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A Project of The Annenberg Public Policy Center

Fiscal FactCheck

Washington’s spending has recently been higher as a percentage of the nation’s economic output than at any time since World War II. But by the same measure, Washington’s revenues are the lowest in more than 60 years. …

Deficit Arithmetic: Cut Everything 34% Now?

Without an increase in the debt ceiling, could Washington avoid default simply by cutting spending? That's what two leading Republicans, Rep. Michele Bachmann and Sen. Jim DeMint, urged over the weekend. What they didn't say is that this would require instant cuts of at least 34 percent in everything but interest payments. And the cuts would be far deeper if Congress exempted popular programs for the elderly, or for defense.
Minnesota Rep. Bachmann, appearing on CBS'

DCCC, Crossroads Usher in 2012 Campaign

Less than a month after the new Congress convened, House Democrats and a conservative outside group traded accusations (some bogus, some not) in the first ads of the 2012 campaign. The Democratic Congressional Campaign Committee started …

Geithner’s GDP Whopper

Treasury Secretary Timothy Geithner made a false claim about the size of government spending being proposed by the Obama administration.
On NBC’s "Meet the Press" July 25, he said the president is proposing spending "as a share of our economy" that is "lower" than it was during the Bush administration and "comparable" to what it was under Ronald Reagan. Neither claim is true.
The administration’s own estimates project spending next year that is higher as a percentage of the economy than in any year since the end of World War II.

A False Attack on a Palin-backed “Mama Grizzly”

One of Sarah Palin’s annointed "Mama Grizzlies" is under attack in Georgia — for not being conservative enough to suit Republican primary voters. But we find the attack is misleading and makes false claims.
In the race to be governor of Georgia, the Palin-backed candidate is Secretary of State Karen Handel. One of her main opponents in the July 20 GOP primary is Insurance Commissioner John Oxendine. His ad claims that as a Fulton County commissioner Handel presided over spending that "skyrocketed,"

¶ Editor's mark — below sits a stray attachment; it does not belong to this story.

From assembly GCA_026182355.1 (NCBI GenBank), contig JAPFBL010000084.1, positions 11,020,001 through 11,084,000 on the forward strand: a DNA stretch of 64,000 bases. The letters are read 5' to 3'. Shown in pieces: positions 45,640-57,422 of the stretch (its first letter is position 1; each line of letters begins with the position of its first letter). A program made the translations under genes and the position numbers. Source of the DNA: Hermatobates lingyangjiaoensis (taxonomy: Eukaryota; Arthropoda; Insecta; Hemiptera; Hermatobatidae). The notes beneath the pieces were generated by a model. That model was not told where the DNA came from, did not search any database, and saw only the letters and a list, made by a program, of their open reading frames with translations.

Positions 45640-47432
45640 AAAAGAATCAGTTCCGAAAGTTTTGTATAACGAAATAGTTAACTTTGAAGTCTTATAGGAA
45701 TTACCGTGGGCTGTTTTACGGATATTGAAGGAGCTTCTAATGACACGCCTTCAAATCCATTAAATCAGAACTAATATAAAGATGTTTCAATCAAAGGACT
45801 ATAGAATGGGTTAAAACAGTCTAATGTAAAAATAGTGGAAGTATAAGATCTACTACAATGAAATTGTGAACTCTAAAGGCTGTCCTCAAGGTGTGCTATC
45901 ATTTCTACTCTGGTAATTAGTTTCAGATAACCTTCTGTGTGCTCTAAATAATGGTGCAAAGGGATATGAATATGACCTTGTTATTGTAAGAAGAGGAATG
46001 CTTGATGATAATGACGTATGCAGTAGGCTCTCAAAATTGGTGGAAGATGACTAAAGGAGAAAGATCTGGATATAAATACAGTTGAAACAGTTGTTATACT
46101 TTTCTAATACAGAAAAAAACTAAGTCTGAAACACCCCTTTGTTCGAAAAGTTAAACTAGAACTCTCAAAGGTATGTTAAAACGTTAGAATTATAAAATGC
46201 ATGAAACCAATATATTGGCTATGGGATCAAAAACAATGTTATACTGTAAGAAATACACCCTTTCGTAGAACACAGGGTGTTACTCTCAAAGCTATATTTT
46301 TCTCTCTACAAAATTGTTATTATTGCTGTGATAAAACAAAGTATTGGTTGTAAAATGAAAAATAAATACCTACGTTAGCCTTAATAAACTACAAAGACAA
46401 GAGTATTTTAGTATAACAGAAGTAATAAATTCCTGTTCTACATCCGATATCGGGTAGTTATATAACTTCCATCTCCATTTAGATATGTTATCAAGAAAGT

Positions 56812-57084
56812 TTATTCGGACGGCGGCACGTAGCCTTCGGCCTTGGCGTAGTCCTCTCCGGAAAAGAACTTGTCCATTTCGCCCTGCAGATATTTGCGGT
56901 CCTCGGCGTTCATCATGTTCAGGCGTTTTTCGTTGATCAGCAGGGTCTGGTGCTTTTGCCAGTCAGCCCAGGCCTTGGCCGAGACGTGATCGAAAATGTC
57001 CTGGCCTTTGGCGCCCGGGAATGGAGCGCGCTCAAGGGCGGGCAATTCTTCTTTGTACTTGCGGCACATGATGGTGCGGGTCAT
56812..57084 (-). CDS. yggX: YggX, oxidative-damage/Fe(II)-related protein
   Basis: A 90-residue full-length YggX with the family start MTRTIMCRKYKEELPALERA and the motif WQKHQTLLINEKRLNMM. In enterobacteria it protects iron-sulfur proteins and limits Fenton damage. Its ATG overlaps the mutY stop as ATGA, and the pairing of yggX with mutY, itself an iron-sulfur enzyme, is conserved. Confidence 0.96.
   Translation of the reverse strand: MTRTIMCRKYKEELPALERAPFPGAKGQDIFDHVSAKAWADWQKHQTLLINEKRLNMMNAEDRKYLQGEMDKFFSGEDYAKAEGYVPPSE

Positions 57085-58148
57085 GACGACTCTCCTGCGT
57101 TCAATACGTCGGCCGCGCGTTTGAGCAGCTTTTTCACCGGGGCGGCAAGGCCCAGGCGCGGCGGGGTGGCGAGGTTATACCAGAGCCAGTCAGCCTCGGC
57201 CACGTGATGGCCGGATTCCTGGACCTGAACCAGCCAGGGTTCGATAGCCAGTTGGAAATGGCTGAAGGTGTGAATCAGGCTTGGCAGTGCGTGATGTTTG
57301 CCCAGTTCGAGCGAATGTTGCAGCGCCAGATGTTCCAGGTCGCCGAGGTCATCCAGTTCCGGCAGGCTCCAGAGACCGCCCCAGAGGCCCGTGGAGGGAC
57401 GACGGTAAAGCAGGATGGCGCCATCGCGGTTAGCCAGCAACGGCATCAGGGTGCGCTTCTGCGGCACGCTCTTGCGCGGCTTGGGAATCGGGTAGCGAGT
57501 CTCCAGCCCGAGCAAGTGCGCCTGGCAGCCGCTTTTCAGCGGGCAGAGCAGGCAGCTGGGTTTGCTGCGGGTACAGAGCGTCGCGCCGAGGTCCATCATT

Pork Radio

Former GOP presidential nominee John McCain is running attack ads again — this time against a fellow Republican who may contest his Senate seat this year.
Hotline’s Reid Wilson has the script for a new radio spot McCain is running against former congressman (and current Arizona radio personality) J.D Hayworth, who has been making moves toward a primary challenge against McCain.
The ad says that Hayworth "sounds conservative on the radio, but J.D. was one of the biggest spenders in Congress.

Obama’s Health Care News Conference

President Obama tried to sell his health care overhaul in prime time, mangling some facts in the process. He also strained to make the job sound easier to pay for than experts predict. Obama promised once again that a health care overhaul “will be paid for.” But congressional budget experts say …

The $79 Billion Iraqi Surplus, Reconsidered

We’ve criticized both Barack Obama and Joe Biden several times now for claiming that the U.S. is spending $10 billion a month to Iraq while that nation is sitting on a $79 billion surplus. We wrote that the $79 billion figure was out of date because Iraq had since passed a $22.3 billion supplemental spending bill. Our criticism was based on a report from the Government Accountability Office. But we misread the report. The figure that Obama and Biden use is probably still too high,

Big Spender?

McCain once again attacked Obama for proposing new spending, putting the figure at more than $860 billion. But at the same time, McCain himself began the debate by proposing a new spending program, to buy up troubled mortgages directly from homeowners and replace them with 30-year loans guaranteed by the government. McCain’s campaign e-mailed reporters with the following cost estimate:

McCain press release: The direct cost of this plan would be roughly $300 billion because the purchase of mortgages would relieve homeowners of “negative equity”

More on that $860 billion

McCain said that Obama has proposed $860 billion in new spending. That’s based on a McCain campaign estimate of how much Obama’s new proposals will cost, without figuring in any savings or reductions in spending. Any increase in funding and any created program counts as “new spending” in this estimate, whether or not it is offset by decreases in spending elsewhere. A more traditional, and arguably more useful, measure of spending is how much a given candidate’s proposals will increase the federal deficit.